Finding the light

Most of us can remember the first book of fiction we read as a child. Treasure Island, perhaps, or one featuring The Famous Five. Most of us can also remember a book we read at or maybe years after our maturity, the style and/or content of which helped form or transform the way in which we thought about the world and about our fellow man and about ourselves. For each of us such a book is a true friend in the sense that it is something we will turn to when we most need one; a friend, that is.

So when somebody asked why it took so many years for me to begin any serious writing of poetry and fiction I dug out and sent him the poem I wrote in '94.

This poem is about my finding of Professor Logan Pearsall-Smith's 1928 book (a slim one, little more than an extended essay actually) called On Reading Shakespeare. I was just sixty years old and for the next three years read nothing but the thirty one works attributed in whole or in vast majority to the bard. I read the Arden editions, with ones with copious explanatory footnotes. I read and re-read them, totally obsessed, totally awed. Such a giant of a mind amongst men, such an understanding, such a way had he of putting each one word in its one and only rightful place ...

Finding the words

After sixty years
Focussing on right now
I found the two fine walkers
Coleridge and his friend
Mr William Wordsworth,
Had a brief skirmish with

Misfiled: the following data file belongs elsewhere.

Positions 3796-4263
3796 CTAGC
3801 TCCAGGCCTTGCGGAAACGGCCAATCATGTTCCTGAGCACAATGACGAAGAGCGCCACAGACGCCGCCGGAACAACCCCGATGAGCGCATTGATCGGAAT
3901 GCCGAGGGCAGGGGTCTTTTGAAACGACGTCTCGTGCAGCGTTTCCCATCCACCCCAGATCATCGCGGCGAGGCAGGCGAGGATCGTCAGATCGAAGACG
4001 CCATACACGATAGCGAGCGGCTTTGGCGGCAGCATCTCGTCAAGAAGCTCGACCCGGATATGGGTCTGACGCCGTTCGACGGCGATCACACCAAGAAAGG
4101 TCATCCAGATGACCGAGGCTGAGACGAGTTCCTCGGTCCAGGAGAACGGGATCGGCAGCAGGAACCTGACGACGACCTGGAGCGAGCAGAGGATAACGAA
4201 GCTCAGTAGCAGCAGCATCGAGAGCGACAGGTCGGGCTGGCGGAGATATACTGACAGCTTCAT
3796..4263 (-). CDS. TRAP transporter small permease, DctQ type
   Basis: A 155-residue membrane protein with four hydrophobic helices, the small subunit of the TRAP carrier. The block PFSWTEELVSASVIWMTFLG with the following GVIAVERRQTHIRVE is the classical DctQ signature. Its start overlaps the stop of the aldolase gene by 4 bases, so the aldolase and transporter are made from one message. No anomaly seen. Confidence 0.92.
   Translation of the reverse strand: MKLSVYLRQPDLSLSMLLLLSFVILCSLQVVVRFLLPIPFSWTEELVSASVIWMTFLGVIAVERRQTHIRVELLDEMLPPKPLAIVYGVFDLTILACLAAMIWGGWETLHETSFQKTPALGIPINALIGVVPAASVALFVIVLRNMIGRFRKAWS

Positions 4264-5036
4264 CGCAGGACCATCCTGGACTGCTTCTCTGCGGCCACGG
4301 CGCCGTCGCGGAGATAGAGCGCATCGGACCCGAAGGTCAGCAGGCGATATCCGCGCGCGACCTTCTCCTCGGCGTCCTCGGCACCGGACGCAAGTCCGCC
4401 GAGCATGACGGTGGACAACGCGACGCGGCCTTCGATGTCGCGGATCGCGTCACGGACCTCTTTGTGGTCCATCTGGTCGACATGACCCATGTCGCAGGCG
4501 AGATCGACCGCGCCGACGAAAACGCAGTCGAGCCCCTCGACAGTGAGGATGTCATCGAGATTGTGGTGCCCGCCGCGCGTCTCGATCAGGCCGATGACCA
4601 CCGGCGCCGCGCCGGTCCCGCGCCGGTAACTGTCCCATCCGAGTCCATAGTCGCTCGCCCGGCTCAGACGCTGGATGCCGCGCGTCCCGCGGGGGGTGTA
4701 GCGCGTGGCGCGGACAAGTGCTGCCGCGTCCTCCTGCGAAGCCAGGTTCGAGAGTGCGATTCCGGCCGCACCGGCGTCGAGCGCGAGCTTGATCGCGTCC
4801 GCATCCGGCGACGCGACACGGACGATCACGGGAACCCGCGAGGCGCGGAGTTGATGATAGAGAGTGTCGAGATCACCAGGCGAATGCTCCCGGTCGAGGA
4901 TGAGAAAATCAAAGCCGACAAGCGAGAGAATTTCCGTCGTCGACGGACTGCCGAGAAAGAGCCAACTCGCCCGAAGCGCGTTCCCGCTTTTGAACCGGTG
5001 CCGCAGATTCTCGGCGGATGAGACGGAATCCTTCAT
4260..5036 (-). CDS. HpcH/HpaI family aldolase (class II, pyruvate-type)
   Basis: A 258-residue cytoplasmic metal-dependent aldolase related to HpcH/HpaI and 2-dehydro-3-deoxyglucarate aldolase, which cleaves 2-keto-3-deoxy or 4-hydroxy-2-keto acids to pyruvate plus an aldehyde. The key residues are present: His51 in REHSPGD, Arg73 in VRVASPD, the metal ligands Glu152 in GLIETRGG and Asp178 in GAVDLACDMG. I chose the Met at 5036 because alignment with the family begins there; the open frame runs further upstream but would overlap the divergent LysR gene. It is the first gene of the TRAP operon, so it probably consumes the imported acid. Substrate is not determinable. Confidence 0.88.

That other wondrous set,
The dreamer Keats, the
Poetic mister Shelley
And the bad Lord B,
Went backwards in time
Through Swift and Pope
And Dryden to blind Milton
In his metronomically
Agonistic anti-Paradise
To find my friend John Donne,
A love-struck island to himself,
The whiff of something
Of great meaning thus
Becoming ever obvious;
Like incense
As the swinging starts.

Breathless, reading much of
Elizabethan stuff and such
I circled Shakespeare,
But warily, for a long while
Keeping nervous distance
Unsure about this Everest
Or maybe of my ability
To climb it or find the light
That so many others find,
Went back a long stride
But Chaucer was too tough,
Loved Spencer's Faerie Queen
Then fell on Tamburlaine,
From reckless Marlow and,
Ah! Here it is, (I thought,)
The source! that river
Of sweet scented mists
Still coiled and flowed
And thrust and heaved
And his words lived
And in his halcyon shade
I lay and took my rest awhile
And read how Shakespeare
Was perhaps Marlowe
Come live with me and be my love
They or some one wrote.
Although to me it mattered
Only that their words were.

And then in Winchester
In the dust-silent attic
Of that antiquarian book shop
Logan Pearsall-Smith's
1928 jewel of a treatise,
On Reading Shakespeare,
Lay opened in my hand
As when something flashed
Brightly in a muddy field
And you stooped to pick it up
And you were looking
Into the bright sun-colours
Of a diamond.

And so the good professor
Opened up the door
Switched on the lights
And there for me that wondrous treasury
Of works to brighten up my days
To hold an explanation for my nights.:
Thus, in the beginning,
Were his Words.


So that was my personal re-awakening after sixty years of feeling about in the dark. But my first wake-up came forty years before, and that is something I'll write about at a later date.

No comments:

Post a Comment

Note: only a member of this blog may post a comment.